got banned from Twitter

by Quin Hillyer

Twitter, you ignorant slut.

The randomness, humorlessness, and cultural tone-deafness of Twitter’s censors is a sight (or maybe a site?) to behold. My Twitter account has been suspended because, in reply to a direct request for 1970s-era Saturday Night Live references, I repeated, yes, a once-famous, 1970s-era SNL line.

On Twitter, people often have fun with random nostalgia games. Somebody named Jon B. Wolfsthal posted this: “Tell me you watched SNL in the 1970s without saying you watched SNL in the 1970s.” To which, almost immediately, playing off the phonetic similarity of his first name with that of onetime SNL star Jane Curtin, I wrote: “Jon, you ignorant slut.” As my reply was directly responsive to what Wolfsthal had requested, he quickly both “liked” and retweeted it.

After all, for some 20 years or more, for those of a certain broad age range, the saying “Jane, you ignorant slut” was a catchphrase, a way for people (at parties, or while watching ballgames with friends, or whatever) to laugh while feigning mutual displeasure.

For the uninitiated, SNL stars Jane Curtin and Dan Aykroyd did a mock “Point/Counterpoint” segment every week in which they pretended to debate some item in the news. After Curtin made her first point, Aykroyd would start his response by saying the “ignorant slut” line. If Curtin again replied, she often would start by saying, “Dan, you pompous ass.” Or worse.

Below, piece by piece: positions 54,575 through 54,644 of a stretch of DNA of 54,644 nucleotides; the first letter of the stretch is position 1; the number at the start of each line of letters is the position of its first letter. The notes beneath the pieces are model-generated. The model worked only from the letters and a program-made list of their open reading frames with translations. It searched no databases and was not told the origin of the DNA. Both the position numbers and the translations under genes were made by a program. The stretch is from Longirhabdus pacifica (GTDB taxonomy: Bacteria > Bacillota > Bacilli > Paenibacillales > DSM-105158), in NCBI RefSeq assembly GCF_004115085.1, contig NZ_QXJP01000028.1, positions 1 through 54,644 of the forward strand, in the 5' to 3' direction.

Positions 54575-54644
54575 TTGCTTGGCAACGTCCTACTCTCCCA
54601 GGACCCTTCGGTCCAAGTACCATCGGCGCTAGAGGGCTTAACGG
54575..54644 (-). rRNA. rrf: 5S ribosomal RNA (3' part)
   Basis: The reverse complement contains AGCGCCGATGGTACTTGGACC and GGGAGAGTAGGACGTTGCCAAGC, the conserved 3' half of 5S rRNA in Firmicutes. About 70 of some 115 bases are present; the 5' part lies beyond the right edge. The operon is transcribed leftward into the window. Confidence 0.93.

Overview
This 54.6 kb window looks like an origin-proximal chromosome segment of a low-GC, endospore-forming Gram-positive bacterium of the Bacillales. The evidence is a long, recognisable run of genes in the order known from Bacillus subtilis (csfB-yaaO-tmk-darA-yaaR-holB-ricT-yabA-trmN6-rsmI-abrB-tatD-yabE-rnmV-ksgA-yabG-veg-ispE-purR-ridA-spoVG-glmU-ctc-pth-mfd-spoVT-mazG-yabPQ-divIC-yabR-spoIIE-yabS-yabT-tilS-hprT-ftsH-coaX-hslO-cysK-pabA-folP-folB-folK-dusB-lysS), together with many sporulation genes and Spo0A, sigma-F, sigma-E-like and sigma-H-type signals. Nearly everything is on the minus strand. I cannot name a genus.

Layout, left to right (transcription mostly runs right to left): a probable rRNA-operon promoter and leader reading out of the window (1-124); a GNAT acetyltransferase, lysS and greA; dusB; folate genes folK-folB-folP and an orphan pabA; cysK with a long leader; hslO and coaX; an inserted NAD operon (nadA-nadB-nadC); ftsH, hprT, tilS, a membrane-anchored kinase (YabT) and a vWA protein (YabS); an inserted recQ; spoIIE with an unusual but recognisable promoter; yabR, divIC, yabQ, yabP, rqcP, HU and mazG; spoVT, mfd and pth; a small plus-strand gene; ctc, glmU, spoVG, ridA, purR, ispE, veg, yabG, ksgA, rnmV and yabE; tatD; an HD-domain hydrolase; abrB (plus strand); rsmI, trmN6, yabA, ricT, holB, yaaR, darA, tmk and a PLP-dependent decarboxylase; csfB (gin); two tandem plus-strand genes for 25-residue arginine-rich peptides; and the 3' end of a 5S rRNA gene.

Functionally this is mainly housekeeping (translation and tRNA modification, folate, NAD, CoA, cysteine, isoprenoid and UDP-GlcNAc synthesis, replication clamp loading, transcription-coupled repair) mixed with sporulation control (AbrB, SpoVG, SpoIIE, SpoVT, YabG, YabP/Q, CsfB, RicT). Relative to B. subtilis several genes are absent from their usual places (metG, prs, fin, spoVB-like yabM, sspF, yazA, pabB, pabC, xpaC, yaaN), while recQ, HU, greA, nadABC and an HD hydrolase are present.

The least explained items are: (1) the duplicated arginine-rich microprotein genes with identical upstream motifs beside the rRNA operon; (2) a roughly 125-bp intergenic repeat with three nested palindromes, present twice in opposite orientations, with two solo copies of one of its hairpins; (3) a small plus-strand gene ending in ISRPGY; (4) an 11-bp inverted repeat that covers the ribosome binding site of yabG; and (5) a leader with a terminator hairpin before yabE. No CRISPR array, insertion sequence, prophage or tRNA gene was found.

It was a spoof, and the way those two did it, it was usually hilarious. And to this day, Curtin defends it as contextually appropriate and funny.

Anyway, after my brief reply Tweet, I smiled and went about my business. This was a rather unremarkable, friendly Twitter exchange.

Until about 24 hours later — that is, on Saturday evening, when I received a note from Twitter saying my account had been “locked for violating the Twitter rules. Specifically for: Violating our rules against hateful conduct. You may not promote violence against, threaten, or harass other people on the basis of race, ethnicity, national origin, sexual orientation, gender, gender identity, religious affiliation, age, disability, or serious disease.” And it said the “slut” Tweet was the one in violation.

Well, as I knew I had not harassed or threatened anyone or belittled any of those classes of people, I was baffled. I took Twitter’s offer to appeal and wrote a very polite note explaining the context of Wolfsthal’s Tweet and of the SNL skit. And, very quickly, I received a reply: “Our support team has determined that a violation did take place, and therefore we will not overturn our decision.”

Still suspended. And the only way I can reactivate it, according to the instructions sent by the “support team,” is to admit I violated their rules.

Well, I violated no rules. Not theirs, and not any rules of ordinary politeness or respect, either. For that matter, Twitter is a site that allows all sorts of obscenities to be written out — but, being old-school, I don’t. Ever. I’ll always use euphemisms or asterisks, and I frequently urge other Twitter followers to keep things respectful.

So writing out the F-word is OK, but repeating a well-understood, non-profane comedy line is not. Yeah, whatever. After all, it’s always something; If it’s not one thing, it’s another. One day you’re banned for being a basic conservative, the next you’re banned for suspected slut-shaming.

Until last Saturday night, Twitter had always been berry berry good to me. But now they evict me. Go figure.

That’s OK. I still know that I’m good enough, I’m smart enough, and doggone it, people like me .”

Cross-Posted from the Washington Examiner

got banned from Twitter

got banned from Twitter